Chay Vadhanachai and Roger Unger are continuing to make Tallahassee an even trendier place to eat. After enormous success with Jasmine Café and The Southern Public House, these two food-loving entrepreneurs decided a noodle bar was exactly what this city needed. From this idea, Fat Noodle was born.
Opening in mid-January, Fat Noodle has already attracted a steady following of customers including myself. Chay, who is Executive Chef of the place, got the concept from his time spent living in Philadelphia.
These ramen or noodle bars are found in numerous places up North and in bigger cities, but the closest one to ours here in Tallahassee is all the way in Gainesville…and none of us are traveling there anytime soon. They usually offer a small appetizer selection with items like the Pork Belly Steam Buns (above) and various noodle dishes as entrées.
Fat Noodle is decorated in a minimalist style, with the focus being on the food and the process of creating these umami dishes. If your stomach is seriously growling, I recommend starting with an appetizer like the Vietnamese Summer Rolls (above) with the most killer peanut sauce I’ve ever had. Or try one of the three homemade kimchi (below) and feel your taste-buds explode.
If you’re not ready to leave your comfort zone of sandwiches at lunchtime, Fat Noodle caters to you as well. Besides the traditional Japanese ramen, Fat Noodle offers dishes like their Dac Biet Pho (below) and various Bahn Mi sandwiches, the favorite being the Pork Belly Bahn Mi. Chay also brought the dish, Chang Mai Noodle from his homeland of Thailand. It’s made with a delicious coconut curry broth for those of you who have a taste for spice.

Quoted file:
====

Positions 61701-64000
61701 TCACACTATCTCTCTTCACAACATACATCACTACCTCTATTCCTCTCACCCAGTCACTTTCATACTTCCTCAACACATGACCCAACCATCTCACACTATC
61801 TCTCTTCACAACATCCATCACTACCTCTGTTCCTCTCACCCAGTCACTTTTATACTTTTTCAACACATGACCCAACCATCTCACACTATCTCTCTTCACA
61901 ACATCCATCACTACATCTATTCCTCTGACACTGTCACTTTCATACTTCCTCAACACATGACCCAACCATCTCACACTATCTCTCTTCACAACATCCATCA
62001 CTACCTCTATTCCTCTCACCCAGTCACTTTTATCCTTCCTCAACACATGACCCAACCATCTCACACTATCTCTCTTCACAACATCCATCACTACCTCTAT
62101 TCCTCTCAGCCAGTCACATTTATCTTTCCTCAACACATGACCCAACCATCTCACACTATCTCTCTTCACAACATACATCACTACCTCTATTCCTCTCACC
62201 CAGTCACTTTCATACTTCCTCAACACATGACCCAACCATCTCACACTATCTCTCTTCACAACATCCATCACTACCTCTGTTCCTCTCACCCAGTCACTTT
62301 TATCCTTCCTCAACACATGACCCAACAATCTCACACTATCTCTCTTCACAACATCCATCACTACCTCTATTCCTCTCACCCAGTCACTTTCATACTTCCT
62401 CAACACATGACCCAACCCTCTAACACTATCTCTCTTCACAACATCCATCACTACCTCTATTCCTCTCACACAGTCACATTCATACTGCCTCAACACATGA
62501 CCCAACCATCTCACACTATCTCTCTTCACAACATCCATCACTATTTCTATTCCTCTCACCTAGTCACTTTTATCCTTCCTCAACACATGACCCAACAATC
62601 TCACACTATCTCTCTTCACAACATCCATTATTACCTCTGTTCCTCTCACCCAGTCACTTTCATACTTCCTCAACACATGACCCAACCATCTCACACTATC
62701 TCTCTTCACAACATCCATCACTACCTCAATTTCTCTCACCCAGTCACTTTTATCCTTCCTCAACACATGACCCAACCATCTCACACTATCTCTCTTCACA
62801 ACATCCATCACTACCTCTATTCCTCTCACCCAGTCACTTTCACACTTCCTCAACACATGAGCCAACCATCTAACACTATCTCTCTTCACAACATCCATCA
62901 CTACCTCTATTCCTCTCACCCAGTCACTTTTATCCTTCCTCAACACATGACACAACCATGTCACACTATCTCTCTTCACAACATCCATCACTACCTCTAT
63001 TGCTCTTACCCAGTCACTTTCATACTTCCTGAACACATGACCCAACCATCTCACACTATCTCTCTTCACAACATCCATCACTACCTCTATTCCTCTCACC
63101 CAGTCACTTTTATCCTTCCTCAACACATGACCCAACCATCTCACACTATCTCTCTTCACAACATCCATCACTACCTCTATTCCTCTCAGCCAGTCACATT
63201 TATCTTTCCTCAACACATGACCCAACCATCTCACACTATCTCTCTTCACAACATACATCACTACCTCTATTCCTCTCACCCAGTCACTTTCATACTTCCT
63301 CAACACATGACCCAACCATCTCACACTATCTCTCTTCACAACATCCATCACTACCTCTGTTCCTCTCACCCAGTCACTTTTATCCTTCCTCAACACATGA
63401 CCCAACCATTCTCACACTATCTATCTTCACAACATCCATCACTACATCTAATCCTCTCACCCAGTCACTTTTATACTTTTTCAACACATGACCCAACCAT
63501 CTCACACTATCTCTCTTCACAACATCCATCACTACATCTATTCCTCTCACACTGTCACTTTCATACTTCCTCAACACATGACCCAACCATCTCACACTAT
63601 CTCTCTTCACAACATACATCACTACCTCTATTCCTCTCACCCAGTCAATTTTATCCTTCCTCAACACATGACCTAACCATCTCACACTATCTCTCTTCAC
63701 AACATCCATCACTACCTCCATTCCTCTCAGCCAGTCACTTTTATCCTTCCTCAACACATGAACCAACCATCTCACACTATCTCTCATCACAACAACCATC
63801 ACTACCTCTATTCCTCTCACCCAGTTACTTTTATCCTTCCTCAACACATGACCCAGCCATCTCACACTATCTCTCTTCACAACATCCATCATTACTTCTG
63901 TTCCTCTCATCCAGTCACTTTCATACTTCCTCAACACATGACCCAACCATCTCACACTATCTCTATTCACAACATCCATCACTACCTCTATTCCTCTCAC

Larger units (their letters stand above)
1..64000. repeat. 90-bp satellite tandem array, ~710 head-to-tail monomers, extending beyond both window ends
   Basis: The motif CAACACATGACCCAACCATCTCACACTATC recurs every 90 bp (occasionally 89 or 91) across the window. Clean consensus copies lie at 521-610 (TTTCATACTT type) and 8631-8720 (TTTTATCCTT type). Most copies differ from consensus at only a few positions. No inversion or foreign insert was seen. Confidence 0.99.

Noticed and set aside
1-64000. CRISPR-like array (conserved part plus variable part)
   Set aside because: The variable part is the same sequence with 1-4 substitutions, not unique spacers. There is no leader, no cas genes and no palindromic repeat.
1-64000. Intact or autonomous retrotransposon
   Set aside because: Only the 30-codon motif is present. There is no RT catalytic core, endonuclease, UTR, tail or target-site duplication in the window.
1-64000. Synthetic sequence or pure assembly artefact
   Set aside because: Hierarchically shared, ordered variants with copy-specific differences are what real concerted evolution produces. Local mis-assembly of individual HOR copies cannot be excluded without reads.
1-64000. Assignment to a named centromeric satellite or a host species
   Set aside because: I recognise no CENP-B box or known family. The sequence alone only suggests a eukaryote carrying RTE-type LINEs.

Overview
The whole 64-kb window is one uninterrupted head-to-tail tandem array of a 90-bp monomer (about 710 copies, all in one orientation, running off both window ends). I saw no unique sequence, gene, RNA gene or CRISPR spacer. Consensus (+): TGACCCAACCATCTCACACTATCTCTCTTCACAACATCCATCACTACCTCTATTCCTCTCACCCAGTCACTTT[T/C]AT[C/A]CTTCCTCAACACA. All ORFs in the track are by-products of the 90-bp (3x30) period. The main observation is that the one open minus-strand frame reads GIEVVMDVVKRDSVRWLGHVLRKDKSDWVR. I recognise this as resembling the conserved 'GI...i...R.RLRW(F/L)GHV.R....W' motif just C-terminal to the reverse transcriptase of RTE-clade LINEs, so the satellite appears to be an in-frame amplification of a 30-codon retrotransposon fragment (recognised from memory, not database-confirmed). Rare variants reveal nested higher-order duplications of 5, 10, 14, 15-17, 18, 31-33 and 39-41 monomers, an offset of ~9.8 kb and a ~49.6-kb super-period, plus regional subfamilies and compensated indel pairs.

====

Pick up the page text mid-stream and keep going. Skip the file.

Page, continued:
My favorite bowl to date is the Tonkatsu ramen (below). The pork-bone broth is enough to make my mouth water just thinking about it, but Fat Noodle takes it over the top with pork belly, fried garlic, soy eggs, and menma (bamboo shoots). The portions are of gargantuan size, always leaving me with an extra meal.
Very soon, Fat Noodle hopes to begin running off-menu specials. They will run for about two weeks and those that do very well could even make it onto their permanent menu. They are only open for lunch Monday through Thursday, and the seats fill up very quickly so run, don’t walk to Tallahassee’s newest culinary sensation.